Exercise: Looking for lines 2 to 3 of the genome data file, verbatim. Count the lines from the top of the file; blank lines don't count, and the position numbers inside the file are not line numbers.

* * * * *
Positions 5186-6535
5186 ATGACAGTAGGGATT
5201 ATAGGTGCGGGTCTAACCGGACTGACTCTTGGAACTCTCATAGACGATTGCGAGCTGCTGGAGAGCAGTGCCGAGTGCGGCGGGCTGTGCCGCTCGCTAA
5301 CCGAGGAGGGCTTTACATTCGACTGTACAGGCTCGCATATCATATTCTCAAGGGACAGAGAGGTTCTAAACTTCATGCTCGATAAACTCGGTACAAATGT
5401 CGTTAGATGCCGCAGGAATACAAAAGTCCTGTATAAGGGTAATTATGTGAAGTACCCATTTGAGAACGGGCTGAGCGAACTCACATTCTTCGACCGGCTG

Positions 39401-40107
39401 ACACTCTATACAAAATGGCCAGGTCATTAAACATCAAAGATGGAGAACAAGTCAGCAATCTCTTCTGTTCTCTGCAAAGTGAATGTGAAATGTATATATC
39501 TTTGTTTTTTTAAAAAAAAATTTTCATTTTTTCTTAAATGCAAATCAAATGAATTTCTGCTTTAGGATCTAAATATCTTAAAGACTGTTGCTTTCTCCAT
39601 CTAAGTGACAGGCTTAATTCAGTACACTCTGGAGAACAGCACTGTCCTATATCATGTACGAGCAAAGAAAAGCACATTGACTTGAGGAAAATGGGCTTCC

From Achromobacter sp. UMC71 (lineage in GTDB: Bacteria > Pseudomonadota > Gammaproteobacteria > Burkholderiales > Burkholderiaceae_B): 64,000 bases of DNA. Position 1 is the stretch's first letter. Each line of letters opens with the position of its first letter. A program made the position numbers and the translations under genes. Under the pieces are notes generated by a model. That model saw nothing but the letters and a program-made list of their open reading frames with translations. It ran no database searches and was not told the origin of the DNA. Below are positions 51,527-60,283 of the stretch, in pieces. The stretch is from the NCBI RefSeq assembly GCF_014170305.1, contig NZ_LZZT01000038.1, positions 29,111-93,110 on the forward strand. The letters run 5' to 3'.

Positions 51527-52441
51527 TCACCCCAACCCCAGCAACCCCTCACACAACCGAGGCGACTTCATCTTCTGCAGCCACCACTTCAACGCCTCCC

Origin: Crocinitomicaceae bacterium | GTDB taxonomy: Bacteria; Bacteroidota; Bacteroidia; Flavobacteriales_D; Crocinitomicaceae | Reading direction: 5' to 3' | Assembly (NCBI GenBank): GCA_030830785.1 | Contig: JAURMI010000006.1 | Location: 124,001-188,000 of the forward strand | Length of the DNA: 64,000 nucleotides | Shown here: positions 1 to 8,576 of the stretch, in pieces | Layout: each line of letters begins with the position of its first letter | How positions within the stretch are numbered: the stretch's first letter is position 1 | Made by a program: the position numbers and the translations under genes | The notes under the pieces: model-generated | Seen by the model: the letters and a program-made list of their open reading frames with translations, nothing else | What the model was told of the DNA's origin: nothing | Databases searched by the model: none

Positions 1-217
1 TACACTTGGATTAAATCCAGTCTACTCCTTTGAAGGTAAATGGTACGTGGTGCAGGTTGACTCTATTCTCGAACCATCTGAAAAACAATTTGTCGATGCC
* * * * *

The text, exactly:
5186 ATGACAGTAGGGATT
5201 ATAGGTGCGGGTCTAACCGGACTGACTCTTGGAACTCTCATAGACGATTGCGAGCTGCTGGAGAGCAGTGCCGAGTGCGGCGGGCTGTGCCGCTCGCTAA